Although the crucial role that youth can play in promoting rule of law is broadly recognized and acknowledged, negative stereotypes and stigmatization that associate young people with violence may ignore the fact that most young people are not involved in violence, and many are in fact positively contributing to peace, human rights, and development efforts and helping to build better and more justice societies.
The world today is home to the largest generation of young people in history, with approximately 1.8 billion 10- to 24-year-olds contributing to the global population1.“Connected to each other like never before, young people want to and already contribute to the resilience of their communities, proposing innovative solutions, driving social progress and inspiring political change, in urban as well as rural contexts.”2
In recent years, there has been an increased recognition in policy frameworks of the importance of involving young people in policymaking, including the 2030 Agenda and the Sustainable Development Goals, the 2018 United Nations Youth Strategy, and the 2015 Doha Declaration, which became the first international declaration to specifically call for the involvement of young people in the promotion of crime prevention and criminal justice activities, closely intertwined with the rule of law. United Nations Security Council’s Resolution 2250 also recognizes that young people play an important role in the maintenance of international peace and security.
Despite these advances, the perception prevails among young people that there are insufficient opportunities for their meaningful engagement in promoting the rule of law. To enhance young people’s trust in justice, institutions and the rule of law, it is important to promote the realization of full social economic, social, cultural, civil and political rights of young people, address issues of injustice and unfairness, and create opportunities for their free, active and meaningful participation.
Young people face particular challenges in realizing their human rights. Challenges like violence, drugs, and limited economic opportunities and political participation. Their access to healthcare, education, decent work, and essential technologies must be protected under the rule of law. And when young people find themselves in conflict with the law, their rights to fair, safe and independent justice must be assured, and the focus must be on rehabilitation, rather than punishment. The right to participate in public affairs is key, and young people bring a voice of change, and their role in advocating for justice and the rule of law can be a powerful force for reform.
To ensure such opportunities, renewed efforts are needed by countries around the world to provide access to inclusive and quality education from early childhood and to increase opportunities in formal and non-formal education to learn about the rule of law, civic participation and human rights. The role of caregivers and educators is essential to encourage young people to value and apply the principles of the rule of law in their daily lives, including making responsible decisions, promoting the values of tolerance and respect and enhancing important life skills such as critical thinking.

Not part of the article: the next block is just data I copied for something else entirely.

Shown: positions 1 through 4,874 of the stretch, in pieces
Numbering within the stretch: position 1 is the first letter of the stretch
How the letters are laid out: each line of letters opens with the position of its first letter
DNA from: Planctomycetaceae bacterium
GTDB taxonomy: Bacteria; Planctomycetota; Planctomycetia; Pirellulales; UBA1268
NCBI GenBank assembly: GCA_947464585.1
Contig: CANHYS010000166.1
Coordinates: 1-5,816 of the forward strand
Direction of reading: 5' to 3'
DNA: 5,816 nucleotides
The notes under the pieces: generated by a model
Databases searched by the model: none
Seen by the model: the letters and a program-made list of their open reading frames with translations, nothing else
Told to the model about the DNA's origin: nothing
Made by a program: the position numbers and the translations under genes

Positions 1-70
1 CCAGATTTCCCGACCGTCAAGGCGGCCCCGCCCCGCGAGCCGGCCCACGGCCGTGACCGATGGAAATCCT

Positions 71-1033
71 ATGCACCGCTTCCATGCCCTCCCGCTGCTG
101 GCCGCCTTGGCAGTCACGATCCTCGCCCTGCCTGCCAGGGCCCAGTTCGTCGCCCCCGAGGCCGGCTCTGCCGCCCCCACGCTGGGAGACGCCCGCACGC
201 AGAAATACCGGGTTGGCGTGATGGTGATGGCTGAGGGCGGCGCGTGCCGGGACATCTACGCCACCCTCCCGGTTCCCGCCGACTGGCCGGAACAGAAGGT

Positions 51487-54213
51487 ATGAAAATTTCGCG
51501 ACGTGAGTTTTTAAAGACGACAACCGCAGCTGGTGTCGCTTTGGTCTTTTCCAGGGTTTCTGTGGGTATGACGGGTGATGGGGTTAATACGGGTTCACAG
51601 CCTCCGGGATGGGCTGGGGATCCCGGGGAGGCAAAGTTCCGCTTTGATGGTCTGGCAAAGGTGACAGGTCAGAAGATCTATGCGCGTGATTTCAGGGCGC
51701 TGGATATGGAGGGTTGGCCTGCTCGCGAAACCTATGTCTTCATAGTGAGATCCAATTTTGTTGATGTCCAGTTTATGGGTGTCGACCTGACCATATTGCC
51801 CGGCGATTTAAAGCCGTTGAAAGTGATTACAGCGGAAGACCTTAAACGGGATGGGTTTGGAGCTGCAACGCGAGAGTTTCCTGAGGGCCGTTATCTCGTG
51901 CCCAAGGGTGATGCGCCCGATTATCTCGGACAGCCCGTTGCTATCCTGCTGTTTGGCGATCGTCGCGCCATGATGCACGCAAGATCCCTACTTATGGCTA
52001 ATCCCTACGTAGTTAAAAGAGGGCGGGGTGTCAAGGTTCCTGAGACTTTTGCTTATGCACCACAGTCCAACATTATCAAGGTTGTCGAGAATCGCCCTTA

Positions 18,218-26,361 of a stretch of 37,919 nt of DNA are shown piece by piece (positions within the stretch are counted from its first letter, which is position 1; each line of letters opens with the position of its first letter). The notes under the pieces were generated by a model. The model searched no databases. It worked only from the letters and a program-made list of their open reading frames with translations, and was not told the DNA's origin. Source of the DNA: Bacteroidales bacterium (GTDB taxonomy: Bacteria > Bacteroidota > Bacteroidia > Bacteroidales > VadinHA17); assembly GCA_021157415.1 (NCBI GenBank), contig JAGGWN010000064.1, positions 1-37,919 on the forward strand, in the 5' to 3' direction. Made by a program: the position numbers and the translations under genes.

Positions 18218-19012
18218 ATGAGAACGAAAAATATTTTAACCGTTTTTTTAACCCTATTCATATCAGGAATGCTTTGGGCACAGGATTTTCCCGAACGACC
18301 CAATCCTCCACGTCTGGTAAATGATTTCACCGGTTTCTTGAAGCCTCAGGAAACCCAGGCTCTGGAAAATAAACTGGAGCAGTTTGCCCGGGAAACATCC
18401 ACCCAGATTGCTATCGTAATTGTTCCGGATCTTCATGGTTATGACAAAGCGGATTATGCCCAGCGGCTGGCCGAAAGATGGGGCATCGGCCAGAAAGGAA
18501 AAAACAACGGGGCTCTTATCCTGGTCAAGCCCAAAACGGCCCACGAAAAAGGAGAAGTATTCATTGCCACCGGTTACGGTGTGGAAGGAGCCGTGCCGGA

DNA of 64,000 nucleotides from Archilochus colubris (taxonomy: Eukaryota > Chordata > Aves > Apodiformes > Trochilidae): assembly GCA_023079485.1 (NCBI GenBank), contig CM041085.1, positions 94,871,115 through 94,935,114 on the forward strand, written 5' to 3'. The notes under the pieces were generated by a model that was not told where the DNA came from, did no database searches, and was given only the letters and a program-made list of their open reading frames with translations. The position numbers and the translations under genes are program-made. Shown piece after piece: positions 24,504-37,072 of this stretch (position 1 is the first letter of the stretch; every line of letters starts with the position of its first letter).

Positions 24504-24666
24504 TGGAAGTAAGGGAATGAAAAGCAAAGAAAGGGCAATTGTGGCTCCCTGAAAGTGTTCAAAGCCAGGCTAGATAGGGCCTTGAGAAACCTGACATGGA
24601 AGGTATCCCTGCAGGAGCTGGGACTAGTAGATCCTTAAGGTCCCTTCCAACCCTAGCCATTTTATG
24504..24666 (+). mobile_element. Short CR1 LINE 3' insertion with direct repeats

Expanding opportunities for meaningful engagement also requires investing in youth-led initiatives at the local, national and international levels, in which young people are actively shaping their communities. Institutionalized mechanisms for young people to contribute to policy making on the rule of law and crime prevention are of particular importance.
New technologies hold enormous potential as for facilitating their civic participation. They are creating additional opportunities for education, access to information, dialogue and communication – if they can be made available to and accessible by all young people across the globe.
Ensuring meaningful engagement by young people in promoting the rule of law also requires that opportunities for their positive development, wellbeing, and rights to health, education, and support are covered, allowing them not only to focus on making positive contributions to society (rather than struggling to survive), but also to have trust in their institutions and in the delivery of justice.
- United Nations Youth Strategy, “Youth 2030: working with and for young people”, 2018
- A/CONF.234/10 - Background paper prepared by the Secretariat for the Fourteenth United Nations Congress on Crime Prevention and Criminal Justice - Workshop 3. Education and youth engagement as key to making societies resilient to crime
- E/CN.15/2019/CRP.5 - Conference room paper prepared by the Secretariat prepared for the twenty-eight session of the Commission on Crime Prevention and Criminal Justice - Youth empowerment to support the implementation of Sustainable Development Goal 16: the role of education